The attendees, according to one of the people in the room, were AIPAC’s Lee Rosenberg; World Jewish Congress chief Ron Lauder; the American Jewish Committee’s David Harris; the Anti-Defamation League’s Abe Foxman; Hoenlein; Daniel Mariaschin of B’Nai B’rith; Rabbi Steve Gutow of the Jewish Council on Public Affairs; Peace Now’s Martin Bresler; J Street’s Jeremy Ben-Ami; Rabbi Eric Yoffie of the Union for Reform Judaism;  Rabbi Julie Schonfeld of the Rabbinical Assembly; and Rabbi Steven Weil of the Orthodox Union.

Two (via JTA):

At the United Nations, where Israel has become the favorite target of condemnatory resolutions, committees and debates, the United States remains Israel’s most steadfast and dependable ally.

So when I sat down last week with Susan E. Rice, the U.S. ambassador to the United Nations, there was one question on my mind: How much of your job is spent on Israel?

“This week?” she said. “A hundred percent.” She laughed, saying she was only being a little bit facetious.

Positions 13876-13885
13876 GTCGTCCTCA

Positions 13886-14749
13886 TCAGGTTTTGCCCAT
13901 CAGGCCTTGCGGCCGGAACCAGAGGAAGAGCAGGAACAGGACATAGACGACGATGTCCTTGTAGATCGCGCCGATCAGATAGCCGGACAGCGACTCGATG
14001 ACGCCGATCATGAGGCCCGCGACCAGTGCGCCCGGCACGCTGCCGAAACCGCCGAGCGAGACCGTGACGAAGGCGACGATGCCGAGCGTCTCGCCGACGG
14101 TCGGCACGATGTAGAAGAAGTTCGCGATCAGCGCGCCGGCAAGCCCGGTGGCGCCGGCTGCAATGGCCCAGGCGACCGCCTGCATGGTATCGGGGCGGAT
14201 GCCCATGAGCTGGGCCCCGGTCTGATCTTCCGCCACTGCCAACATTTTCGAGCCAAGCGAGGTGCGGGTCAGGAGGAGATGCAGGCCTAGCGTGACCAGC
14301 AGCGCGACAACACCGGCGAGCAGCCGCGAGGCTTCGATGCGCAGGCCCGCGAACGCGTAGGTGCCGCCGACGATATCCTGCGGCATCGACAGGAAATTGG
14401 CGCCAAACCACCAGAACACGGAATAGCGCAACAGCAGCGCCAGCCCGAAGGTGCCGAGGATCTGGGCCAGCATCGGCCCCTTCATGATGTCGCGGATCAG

Then she turned serious.

“It’s a significant part of my job. It’s not the majority of my time, because I am the U.S. permanent representative,” Rice said. “But it is never the smallest piece. It is always there.”

One week it might be the Goldstone report on the Gaza War, another week it might be the report on the Turkish flotilla to Gaza or Israel’s Operation Cast Lead or the Durban review conference, she said.

“It’s a lot.”

That’s fodder for detractors who accuse the United States of doing Israel’s bidding, or worse. But Rice says it’s nothing of the kind.

“We’re doing what we think is right,” she told me.

one comment ↪
  • kevinherbert1

    What Rice meant to say was:

    "We're doing what we have to to keep the global Zionist conspiracy from actively undermining our ability to function as a sovereign state".